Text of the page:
Critical test of NASA lunar rocket interrupted due to main component failure

Critical test of NASA lunar rocket interrupted due to main component failure

NASA’s giant lunar rocket had an engine problem during a critical test Saturday, and the error could further delay the agency’s attempts to send astronauts to the moon.

The rocket, dubbed the Space Launch System (SLS), is designed to eventually deliver astronauts to deep space. The system is an integral part of a larger program called Artemis, which aims to return humans to the surface of the moon for the first time since 1972. The project is worth about $30 billion, and the agency has spent about $18 billion to develop the rocket.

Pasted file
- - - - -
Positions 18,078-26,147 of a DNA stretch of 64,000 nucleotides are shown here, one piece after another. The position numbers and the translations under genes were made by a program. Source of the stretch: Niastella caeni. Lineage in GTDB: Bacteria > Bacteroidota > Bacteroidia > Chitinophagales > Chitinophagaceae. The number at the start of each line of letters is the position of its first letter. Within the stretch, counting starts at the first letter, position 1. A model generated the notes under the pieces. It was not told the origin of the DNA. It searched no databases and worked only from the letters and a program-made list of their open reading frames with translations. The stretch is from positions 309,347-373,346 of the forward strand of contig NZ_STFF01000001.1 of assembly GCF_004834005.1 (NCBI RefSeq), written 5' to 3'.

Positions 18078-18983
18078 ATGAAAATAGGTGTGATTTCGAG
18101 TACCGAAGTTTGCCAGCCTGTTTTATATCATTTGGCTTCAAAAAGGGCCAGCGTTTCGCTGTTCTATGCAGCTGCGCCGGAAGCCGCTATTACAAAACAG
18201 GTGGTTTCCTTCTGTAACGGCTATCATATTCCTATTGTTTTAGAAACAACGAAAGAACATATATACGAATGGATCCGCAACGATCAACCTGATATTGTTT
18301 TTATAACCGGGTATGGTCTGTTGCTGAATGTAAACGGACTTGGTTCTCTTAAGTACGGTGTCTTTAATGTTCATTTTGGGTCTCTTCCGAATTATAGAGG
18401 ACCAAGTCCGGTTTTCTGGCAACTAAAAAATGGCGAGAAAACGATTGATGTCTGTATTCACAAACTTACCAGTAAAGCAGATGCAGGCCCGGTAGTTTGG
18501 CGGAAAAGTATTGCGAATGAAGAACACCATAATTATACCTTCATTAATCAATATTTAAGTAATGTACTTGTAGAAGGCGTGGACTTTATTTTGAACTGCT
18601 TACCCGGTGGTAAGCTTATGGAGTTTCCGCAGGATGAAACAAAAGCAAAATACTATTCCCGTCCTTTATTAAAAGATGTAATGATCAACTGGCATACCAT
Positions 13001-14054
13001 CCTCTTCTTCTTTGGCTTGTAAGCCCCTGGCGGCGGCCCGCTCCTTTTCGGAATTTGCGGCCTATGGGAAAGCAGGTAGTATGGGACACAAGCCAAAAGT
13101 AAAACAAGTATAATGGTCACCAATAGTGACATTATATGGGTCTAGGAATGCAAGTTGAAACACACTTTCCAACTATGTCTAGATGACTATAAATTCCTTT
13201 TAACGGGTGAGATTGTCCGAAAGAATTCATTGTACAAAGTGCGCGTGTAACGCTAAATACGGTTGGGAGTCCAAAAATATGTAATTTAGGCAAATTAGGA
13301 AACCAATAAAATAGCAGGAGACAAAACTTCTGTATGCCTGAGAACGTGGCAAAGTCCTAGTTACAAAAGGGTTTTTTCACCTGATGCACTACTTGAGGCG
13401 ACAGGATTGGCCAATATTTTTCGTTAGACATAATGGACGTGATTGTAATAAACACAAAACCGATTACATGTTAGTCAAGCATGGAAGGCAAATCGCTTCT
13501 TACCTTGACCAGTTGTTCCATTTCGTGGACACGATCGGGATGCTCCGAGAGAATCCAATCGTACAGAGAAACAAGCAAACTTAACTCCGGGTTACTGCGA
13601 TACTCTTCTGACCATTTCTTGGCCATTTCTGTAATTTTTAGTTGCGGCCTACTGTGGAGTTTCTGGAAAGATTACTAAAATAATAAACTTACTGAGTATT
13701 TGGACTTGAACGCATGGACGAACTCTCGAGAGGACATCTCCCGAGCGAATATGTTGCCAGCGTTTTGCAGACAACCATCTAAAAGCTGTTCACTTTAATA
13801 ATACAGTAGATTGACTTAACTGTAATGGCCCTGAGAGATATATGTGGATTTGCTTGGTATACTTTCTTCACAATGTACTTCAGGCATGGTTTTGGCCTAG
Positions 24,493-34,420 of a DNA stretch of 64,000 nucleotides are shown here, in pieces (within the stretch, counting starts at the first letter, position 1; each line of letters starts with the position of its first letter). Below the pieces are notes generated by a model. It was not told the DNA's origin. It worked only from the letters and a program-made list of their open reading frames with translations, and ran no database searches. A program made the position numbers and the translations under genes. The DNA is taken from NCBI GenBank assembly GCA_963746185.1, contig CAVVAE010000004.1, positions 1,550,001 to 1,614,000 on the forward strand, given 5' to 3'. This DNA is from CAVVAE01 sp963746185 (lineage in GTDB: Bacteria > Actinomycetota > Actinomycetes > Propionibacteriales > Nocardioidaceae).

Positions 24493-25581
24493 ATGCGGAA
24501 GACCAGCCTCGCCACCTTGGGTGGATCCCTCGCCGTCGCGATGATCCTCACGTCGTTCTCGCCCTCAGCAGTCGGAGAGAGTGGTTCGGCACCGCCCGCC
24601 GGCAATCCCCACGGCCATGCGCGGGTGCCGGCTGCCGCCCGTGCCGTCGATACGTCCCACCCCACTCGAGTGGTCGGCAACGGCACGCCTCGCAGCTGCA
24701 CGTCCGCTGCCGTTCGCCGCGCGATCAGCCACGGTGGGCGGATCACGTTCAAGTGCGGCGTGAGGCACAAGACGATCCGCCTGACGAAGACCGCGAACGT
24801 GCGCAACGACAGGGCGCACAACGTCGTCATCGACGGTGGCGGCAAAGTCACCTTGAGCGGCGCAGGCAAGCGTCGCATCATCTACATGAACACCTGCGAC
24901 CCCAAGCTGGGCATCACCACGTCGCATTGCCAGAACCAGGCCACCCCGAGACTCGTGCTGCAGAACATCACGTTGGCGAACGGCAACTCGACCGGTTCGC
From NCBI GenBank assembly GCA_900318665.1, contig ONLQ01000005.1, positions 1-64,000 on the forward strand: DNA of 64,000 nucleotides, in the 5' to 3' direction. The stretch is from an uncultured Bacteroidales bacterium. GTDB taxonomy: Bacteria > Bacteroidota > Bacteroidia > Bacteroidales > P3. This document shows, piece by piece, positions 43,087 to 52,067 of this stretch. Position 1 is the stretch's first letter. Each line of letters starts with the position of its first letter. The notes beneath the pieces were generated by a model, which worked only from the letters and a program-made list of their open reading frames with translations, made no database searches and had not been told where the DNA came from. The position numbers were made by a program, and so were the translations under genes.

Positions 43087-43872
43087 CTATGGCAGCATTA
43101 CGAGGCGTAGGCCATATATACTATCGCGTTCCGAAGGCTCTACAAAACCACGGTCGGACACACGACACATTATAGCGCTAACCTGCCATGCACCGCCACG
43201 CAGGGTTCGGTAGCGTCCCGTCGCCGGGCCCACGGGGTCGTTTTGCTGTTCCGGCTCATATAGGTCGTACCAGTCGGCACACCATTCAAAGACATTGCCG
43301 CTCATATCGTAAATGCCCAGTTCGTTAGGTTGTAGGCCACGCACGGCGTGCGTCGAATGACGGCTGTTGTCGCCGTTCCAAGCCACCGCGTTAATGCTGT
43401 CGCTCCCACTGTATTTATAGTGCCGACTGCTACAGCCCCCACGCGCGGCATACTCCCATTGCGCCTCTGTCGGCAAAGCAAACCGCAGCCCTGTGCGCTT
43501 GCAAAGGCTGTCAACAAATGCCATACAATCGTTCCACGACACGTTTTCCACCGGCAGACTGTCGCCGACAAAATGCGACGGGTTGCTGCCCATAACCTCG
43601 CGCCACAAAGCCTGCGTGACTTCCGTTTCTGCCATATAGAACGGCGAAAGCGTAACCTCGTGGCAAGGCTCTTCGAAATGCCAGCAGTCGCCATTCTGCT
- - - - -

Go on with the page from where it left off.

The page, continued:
The SLS main stage, the largest part of the system and its structural backbone, was assembled and firmly secured at the Stennis Space Center in St. Louis Bay, Mississippi, Saturday for a critical “hot fire” test. For the first time, the rocket was ready to launch the four powerful RS-25 engines simultaneously, as it did at launch. But the launch stopped after one minute instead of the proper eight, and now it is known why. It turned out that the failure was due to a failure of a main component, and now engineers are trying to solve the problem.